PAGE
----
Carlos Friacas (CSIRT) asked whether it would be possible for someone to provide a gateway from e-mail messages to the most popular forms of the larger providers. Some kind of middleware.

Jordi thought this would be useful. But not quickly enough updated every time an ISP creates a new form or updates it. Maybe it's better to consider asking for a standard. No more emails or anything like that. He added that there is not that much of a higher cost to this than processing emails, so it could work.

Carlos Friacas directed a question to Peter Hessler, asking whether he sends abuse complaints when receiving spam, or has it automated, or approaches it on a case by case basis. Peter responded that he manually sends out abuse reports to a variety of sources. Some handle it, but many of the large ones (Yahoo, especially) do not.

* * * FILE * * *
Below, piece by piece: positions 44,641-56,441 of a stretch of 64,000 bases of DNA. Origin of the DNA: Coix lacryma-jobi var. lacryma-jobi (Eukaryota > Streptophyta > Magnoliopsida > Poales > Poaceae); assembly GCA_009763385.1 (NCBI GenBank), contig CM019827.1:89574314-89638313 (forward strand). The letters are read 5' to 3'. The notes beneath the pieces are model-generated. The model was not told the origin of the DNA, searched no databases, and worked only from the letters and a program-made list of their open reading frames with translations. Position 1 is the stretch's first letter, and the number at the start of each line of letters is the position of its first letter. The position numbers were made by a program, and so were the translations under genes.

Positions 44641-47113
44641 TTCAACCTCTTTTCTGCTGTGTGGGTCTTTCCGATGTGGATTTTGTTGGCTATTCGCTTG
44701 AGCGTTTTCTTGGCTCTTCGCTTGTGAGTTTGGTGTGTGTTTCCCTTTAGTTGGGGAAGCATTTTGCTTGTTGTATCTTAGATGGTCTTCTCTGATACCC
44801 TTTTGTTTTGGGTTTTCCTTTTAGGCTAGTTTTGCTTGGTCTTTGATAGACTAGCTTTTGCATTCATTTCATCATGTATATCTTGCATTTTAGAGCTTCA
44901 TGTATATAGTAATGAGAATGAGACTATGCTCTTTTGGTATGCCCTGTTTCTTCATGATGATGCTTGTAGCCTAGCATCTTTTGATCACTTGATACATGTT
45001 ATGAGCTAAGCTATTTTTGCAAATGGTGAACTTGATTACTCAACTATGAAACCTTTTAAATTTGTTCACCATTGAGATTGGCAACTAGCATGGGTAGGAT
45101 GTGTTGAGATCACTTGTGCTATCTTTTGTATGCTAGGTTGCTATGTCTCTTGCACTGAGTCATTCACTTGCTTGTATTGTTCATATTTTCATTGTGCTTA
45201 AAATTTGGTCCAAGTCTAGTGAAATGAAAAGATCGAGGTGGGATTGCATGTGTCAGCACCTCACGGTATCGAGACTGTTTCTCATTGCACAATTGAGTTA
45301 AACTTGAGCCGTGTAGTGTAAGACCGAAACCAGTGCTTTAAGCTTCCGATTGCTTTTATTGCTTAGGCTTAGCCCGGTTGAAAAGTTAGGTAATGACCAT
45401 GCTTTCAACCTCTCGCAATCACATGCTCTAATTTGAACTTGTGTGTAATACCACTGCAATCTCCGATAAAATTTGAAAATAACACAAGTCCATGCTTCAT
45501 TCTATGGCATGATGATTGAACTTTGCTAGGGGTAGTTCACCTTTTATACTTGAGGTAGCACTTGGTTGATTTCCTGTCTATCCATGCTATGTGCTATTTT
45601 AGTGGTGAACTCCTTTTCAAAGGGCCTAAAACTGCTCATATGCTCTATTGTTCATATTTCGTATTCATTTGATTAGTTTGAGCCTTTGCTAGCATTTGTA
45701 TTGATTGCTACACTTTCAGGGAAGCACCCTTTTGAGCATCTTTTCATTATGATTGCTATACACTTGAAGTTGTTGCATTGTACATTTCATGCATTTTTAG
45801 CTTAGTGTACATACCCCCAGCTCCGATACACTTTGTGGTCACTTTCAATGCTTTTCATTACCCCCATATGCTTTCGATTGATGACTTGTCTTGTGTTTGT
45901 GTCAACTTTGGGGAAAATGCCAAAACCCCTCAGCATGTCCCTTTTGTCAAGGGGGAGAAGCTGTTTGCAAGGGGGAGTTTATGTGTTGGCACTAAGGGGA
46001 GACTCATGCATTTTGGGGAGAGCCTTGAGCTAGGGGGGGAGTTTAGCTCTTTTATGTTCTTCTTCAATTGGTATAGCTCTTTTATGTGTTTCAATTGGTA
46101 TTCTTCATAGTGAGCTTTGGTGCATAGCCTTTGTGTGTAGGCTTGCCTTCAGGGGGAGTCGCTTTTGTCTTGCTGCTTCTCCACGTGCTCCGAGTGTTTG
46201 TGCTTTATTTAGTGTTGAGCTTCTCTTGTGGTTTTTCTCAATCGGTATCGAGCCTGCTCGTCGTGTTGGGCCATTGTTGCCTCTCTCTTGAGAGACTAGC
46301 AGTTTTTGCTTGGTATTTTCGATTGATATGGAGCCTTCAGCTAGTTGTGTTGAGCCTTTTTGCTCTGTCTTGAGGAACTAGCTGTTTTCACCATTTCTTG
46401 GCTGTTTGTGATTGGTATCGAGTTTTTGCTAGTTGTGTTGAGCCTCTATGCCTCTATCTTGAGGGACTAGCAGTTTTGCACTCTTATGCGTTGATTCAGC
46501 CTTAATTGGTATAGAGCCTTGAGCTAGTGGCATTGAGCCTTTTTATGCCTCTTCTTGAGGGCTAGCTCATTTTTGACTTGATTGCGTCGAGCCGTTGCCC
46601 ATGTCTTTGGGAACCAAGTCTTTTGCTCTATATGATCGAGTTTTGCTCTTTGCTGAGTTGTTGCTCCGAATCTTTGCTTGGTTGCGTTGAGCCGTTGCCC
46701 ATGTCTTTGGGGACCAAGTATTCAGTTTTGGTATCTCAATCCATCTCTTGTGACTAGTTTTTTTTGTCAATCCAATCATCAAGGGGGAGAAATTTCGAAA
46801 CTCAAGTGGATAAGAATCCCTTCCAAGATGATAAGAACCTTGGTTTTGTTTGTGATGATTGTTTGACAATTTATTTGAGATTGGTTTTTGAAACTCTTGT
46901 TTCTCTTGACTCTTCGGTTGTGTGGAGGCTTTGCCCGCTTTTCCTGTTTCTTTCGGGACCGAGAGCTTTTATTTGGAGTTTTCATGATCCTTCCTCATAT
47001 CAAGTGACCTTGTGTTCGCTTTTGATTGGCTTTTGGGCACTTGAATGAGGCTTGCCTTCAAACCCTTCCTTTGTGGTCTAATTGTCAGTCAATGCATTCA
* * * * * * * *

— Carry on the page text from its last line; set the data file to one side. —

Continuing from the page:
Brian added that there's no expectation that this proposal will suddenly make things magically better, forcing everyone to deal with spam correctly.

Tobias Knecht (Abusix, Inc., speaking for himself), said that the burden of reporting abuse can not be put on the reporter/victim of the abuse.

Jordi said this is something stated in the proposal. The cost cannot be on the victims. Even if we escalate this to the whole internet community, no one will support that.

Niall O’Reilly (Tolerant Networks Ltd, speaking for himself) asked if “standard form” or “API” would be a target for a BCP?

Jordi, having said he discussed this in the list last summer, said he did not think so. Although it is possible they missed something, he believes that what is there right now is sufficient. He said that if someone can tell them what is missing, they can start the work in the IETF.